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A photo of a woman with dark brown hair and a happy smile. She wears a blue scarf, a black shirt, and dangling earrings that resemble butterfly wings.

Portrait photo by Tom Pich.


Kelly Church

She // Her // Hers

Artist Activist

Hopkins, Michigan

I use traditional teachings from the past to create weavings that share my voice as an artist and activist living in today's world, looking ahead for sustainable solutions to ensure the continuation of traditional teachings and sustainable practices for future generations.”

Kelly Church comes from the largest black ash basket-making family in Michigan. Church uses the traditional teachings of her Anishnabe people to share her voice as a Native, woman, activist, artist, mother and culture bearer. She harvests and processes fibers from the forests that include black ash splints, basswood, birch bark, sweetgrass, white cedar bark, and quills.

Kelly received her AFA from the Institute of American Indian Arts and BFA from the University of Michigan Ann Arbor.

Church is a 2018 National Heritage Fellow, and her work can be found in collections around the US including the National Museum of the American Indian, International Museum of Folk Art, the Smithsonian American Art Museum, and the Art Institute of Chicago.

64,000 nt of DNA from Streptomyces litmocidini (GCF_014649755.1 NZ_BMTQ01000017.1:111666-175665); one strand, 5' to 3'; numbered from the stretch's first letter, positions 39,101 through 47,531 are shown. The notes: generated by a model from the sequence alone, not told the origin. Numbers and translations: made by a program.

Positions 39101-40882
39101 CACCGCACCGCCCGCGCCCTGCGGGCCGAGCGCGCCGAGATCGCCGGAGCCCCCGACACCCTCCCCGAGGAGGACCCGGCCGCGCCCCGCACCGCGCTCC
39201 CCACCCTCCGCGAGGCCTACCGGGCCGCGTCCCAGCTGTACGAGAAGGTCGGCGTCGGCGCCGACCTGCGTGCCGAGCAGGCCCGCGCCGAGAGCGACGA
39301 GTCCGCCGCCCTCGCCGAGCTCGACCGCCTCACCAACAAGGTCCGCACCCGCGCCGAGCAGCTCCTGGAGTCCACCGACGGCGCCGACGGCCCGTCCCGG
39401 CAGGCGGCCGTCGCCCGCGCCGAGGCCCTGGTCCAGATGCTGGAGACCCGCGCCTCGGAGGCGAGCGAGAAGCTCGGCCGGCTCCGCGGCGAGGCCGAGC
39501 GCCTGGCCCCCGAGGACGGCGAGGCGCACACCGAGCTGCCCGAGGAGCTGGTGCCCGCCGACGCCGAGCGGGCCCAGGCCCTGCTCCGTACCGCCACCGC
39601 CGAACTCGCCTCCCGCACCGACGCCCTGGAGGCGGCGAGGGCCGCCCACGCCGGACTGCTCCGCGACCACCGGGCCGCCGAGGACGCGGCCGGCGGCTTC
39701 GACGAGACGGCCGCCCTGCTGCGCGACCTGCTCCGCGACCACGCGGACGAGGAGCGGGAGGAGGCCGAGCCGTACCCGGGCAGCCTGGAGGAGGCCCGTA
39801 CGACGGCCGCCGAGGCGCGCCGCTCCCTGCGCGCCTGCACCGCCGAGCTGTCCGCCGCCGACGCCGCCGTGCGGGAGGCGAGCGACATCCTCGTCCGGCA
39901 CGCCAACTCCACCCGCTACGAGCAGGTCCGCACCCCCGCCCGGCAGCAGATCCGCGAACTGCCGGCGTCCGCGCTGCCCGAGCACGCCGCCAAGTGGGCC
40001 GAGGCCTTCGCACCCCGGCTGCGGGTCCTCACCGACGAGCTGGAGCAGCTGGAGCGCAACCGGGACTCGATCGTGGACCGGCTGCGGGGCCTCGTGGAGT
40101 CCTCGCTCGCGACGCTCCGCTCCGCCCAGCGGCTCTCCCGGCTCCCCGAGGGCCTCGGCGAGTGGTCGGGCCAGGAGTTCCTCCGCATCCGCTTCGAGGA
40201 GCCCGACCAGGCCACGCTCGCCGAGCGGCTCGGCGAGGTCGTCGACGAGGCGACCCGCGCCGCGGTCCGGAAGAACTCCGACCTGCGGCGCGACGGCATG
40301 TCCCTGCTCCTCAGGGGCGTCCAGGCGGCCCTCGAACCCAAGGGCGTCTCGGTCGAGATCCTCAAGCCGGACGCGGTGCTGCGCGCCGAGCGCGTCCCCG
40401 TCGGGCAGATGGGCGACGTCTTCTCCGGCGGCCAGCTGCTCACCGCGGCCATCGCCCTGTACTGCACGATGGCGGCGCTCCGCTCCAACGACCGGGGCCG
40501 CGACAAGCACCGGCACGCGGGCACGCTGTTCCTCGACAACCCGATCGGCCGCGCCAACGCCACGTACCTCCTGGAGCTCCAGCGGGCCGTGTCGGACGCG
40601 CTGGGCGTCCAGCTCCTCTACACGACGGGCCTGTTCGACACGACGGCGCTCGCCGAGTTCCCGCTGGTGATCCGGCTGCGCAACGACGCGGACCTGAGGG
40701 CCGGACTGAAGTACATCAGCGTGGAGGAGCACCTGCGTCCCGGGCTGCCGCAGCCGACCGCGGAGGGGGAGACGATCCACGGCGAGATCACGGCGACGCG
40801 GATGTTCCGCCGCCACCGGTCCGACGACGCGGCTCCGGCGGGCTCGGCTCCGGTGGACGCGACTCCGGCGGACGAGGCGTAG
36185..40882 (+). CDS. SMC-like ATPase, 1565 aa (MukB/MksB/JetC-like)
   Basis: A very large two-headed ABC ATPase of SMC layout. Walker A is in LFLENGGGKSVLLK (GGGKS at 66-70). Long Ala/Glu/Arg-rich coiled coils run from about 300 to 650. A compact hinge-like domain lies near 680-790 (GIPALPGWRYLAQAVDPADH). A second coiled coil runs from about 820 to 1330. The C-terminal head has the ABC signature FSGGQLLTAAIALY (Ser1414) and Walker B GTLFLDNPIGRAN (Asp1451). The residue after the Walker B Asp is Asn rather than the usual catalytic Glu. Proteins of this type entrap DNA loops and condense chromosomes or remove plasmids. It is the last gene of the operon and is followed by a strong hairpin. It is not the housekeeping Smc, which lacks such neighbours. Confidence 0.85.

Donor -This award was generously supported by Good Chaos.

This artist page was last updated on: 07.11.2024

[ID: A small, oblong sculpture constructed from knotted strands of fiber. The fiber resembles that of dried grass: golden beige in color and fragile with fraying edges. Perched on top of the precarious structure is a solitary butterfly with purple, blue, and black beaded wings.]

Emergence of We. Black ash splints, spruce roots, copper, basswood, birch bark, quills, beads, velvet, sinew. Photo by Kelly Church.

A woven, lidded sweetgrass basket in turquoise with golden accents. On either side of the basket is a green flash drive and a small glass specimen vial with a beetle inside.

Kelly Church. Sustaining Traditions-Digital Teachings. Black ash splints, Sweetgrass, copper, rit dye, flash drive, and vial with Emerald ash borer inside liquid.

Photo by Richard Church.